Thursday, October 17, 2013


How to reduce stress? It's a problem because we all have stress and we all deal with stress, positive or negative. Stress can be a driver in our lives, it can even be a lifesaver, causing people to do things that are almost superhuman in scope. It is that burst of adrenaline that can be caused by stress that pushes the rescuer up the ladder or across the raging torrent to rescue the elder, the child or the pet. Stress can be addictive - that rush can become something sought after. But like most addictions, a tolerance can develop that will require more and more stress to get triggered.

Stress can be minimized with practice and thoughtful choices. 

Over the past twenty years or so, I have tried to eliminate or at least decrease the stress in my life. I have enough outside stress factors - I don't need to be adding any internal triggers to my life. I changed jobs. I periodically cut the caffeine out of my life (and usually allow it back in after six months or so). I stopped listening to angry or sad music (rap, country, etc) and went back to the classical music I've loved all my life. I've tried to train myself to look at the beauty in situations instead of the frustrating parts of traffic jams, etc. But stress always seems to work through the chinks. I handle my stress pro-actively. I think about my stress and change things when necessary to lower my levels. My DH, on the other hand, is drowning in stress because he looks at the details but misses the big picture. So it's time for me to step in and put my foot down with some force, and I hate having to do it.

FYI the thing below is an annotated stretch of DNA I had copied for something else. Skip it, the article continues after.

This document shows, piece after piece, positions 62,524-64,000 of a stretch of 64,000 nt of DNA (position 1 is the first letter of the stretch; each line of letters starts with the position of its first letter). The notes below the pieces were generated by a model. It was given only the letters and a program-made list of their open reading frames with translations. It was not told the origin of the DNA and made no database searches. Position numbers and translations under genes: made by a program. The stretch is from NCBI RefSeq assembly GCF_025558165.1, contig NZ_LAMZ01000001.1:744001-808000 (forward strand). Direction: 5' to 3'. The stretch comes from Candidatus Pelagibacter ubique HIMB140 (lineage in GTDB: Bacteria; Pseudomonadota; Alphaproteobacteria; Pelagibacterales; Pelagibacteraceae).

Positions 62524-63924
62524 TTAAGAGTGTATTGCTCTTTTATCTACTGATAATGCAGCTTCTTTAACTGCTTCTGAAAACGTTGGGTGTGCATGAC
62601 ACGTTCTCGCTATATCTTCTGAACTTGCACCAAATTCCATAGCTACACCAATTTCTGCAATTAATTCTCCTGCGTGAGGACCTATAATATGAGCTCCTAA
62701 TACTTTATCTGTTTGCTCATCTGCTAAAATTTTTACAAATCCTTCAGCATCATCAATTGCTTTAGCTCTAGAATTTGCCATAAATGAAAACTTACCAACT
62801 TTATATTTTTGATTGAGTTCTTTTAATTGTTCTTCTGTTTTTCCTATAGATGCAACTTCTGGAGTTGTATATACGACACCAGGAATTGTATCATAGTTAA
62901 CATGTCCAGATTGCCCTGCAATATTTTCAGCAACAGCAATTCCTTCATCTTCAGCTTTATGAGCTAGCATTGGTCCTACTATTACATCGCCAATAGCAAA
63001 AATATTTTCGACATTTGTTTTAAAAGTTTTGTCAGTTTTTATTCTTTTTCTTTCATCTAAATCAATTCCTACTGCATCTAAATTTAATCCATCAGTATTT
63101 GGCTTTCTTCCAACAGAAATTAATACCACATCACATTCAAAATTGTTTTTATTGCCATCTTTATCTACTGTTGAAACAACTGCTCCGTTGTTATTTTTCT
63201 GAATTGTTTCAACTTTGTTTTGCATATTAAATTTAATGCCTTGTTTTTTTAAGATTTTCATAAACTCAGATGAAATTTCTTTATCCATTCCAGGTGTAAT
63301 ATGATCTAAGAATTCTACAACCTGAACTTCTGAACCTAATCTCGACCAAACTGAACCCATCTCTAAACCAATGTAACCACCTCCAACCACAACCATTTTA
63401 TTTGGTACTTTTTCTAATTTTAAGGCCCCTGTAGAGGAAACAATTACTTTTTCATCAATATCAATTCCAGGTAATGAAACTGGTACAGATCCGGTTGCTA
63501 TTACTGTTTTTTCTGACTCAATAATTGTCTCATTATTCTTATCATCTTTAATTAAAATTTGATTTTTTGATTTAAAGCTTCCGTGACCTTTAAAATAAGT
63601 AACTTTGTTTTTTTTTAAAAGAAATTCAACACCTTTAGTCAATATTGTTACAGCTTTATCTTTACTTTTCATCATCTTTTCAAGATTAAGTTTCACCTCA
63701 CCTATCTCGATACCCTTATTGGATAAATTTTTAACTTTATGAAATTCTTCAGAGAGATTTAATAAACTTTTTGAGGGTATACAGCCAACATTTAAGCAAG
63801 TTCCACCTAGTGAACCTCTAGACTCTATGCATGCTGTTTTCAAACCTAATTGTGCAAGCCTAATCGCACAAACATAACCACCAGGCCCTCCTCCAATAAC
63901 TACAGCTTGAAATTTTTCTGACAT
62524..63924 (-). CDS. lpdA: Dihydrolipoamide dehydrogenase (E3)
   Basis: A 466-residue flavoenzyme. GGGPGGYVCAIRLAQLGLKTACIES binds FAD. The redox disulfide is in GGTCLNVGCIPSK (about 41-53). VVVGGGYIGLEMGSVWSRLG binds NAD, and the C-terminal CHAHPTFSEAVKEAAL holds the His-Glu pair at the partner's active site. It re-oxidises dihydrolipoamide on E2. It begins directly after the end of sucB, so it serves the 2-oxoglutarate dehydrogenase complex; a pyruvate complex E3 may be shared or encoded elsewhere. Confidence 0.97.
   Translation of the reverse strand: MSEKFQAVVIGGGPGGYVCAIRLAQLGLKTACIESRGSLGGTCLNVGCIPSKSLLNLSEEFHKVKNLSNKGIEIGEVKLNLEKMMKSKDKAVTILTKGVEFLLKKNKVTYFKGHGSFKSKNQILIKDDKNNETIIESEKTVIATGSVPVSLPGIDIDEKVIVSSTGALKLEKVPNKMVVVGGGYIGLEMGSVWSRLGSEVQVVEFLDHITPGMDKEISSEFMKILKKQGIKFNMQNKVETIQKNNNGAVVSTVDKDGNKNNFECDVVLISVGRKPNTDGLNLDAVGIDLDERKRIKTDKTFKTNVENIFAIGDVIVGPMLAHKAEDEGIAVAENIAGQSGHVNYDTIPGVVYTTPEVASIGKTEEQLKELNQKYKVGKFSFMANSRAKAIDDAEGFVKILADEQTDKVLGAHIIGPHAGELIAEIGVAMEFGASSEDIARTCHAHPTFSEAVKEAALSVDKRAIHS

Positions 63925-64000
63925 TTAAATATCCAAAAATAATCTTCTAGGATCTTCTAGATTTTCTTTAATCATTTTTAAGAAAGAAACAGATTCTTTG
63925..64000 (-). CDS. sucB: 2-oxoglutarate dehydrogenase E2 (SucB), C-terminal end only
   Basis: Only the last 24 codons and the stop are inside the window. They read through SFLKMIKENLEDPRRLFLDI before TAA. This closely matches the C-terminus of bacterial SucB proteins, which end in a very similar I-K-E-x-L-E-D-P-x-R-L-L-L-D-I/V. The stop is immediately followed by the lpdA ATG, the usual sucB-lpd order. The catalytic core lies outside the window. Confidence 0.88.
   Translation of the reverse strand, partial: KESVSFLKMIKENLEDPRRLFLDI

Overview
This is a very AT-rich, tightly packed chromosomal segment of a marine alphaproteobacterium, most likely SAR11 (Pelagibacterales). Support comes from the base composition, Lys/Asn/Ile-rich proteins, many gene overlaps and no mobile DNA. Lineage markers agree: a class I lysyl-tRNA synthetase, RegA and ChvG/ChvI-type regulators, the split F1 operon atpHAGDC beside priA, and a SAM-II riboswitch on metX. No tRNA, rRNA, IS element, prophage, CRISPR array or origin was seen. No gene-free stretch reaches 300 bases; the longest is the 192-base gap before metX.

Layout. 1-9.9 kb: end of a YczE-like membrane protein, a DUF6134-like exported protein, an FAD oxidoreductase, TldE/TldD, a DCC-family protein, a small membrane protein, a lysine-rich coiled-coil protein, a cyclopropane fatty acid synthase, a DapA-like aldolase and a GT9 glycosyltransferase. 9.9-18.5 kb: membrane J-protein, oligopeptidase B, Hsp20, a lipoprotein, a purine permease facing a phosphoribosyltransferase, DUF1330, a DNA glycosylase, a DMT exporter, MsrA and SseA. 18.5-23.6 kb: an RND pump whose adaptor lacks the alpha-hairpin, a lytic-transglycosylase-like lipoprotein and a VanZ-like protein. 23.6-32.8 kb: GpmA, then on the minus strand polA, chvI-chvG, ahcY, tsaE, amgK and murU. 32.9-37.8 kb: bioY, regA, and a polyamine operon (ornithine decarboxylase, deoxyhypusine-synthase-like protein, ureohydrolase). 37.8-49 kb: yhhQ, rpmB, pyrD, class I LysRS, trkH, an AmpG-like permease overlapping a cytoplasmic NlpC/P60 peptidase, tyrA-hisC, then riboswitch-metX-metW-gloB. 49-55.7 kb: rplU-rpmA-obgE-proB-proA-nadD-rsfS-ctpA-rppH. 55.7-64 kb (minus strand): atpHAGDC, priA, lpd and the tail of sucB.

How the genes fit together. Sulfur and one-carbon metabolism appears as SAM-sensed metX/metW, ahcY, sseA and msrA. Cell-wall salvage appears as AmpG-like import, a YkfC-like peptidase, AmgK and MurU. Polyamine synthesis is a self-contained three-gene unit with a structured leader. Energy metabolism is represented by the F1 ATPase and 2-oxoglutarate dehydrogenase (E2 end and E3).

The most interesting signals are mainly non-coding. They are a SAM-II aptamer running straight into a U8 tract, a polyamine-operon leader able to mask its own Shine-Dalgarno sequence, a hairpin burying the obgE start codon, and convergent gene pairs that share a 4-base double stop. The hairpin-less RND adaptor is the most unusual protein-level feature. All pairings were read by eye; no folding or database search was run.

Usually when I have to run an intervention, although things end up good overall, the tensions are high and a fight is in sight. Since I want to have a nice weekend, I'll have to address this quickly - probably today - to get the rusted stress wheels moving toward resolution. If I time things just right and say things just right, it will all work smoothly. Otherwise it will be impossible and one more time of hurt feelings will be written into our history.

I hate tiptoeing around issues. If there's a problem, I want to know it. If something needs resolution, I want to talk about it. Just don't sit and stew about it, expecting me to pick up on the fact that there is a problem because of the way you are acting. Good grief!

I hate it when adults turn into petulant five-year-old children. 

We're so close on his father's house, and I have a suspicion that the final bit is unconsciously being held back because it was his childhood home and some part of him doesn't want to see it go. He has always had a problem letting things go and this is a big one. But there's a window that needs new glass (I'm going to try and convince him to just call a glass repair company rather than doing it himself), there's a little bit of stuff in the living room that needs to be donated to Goodwill, and the kitchen counter needs to be cleaned off. The larger living room TV (old, but functional) can come home with us to replace a TV that isn't working any more, and that will do it.

I would rather let a professional fix it right the first time
and just write him a check from the estate. It just makes sense!

Now to just get him on the same page, sign the contracts, and allow Mary to actually sell the house...

No comments: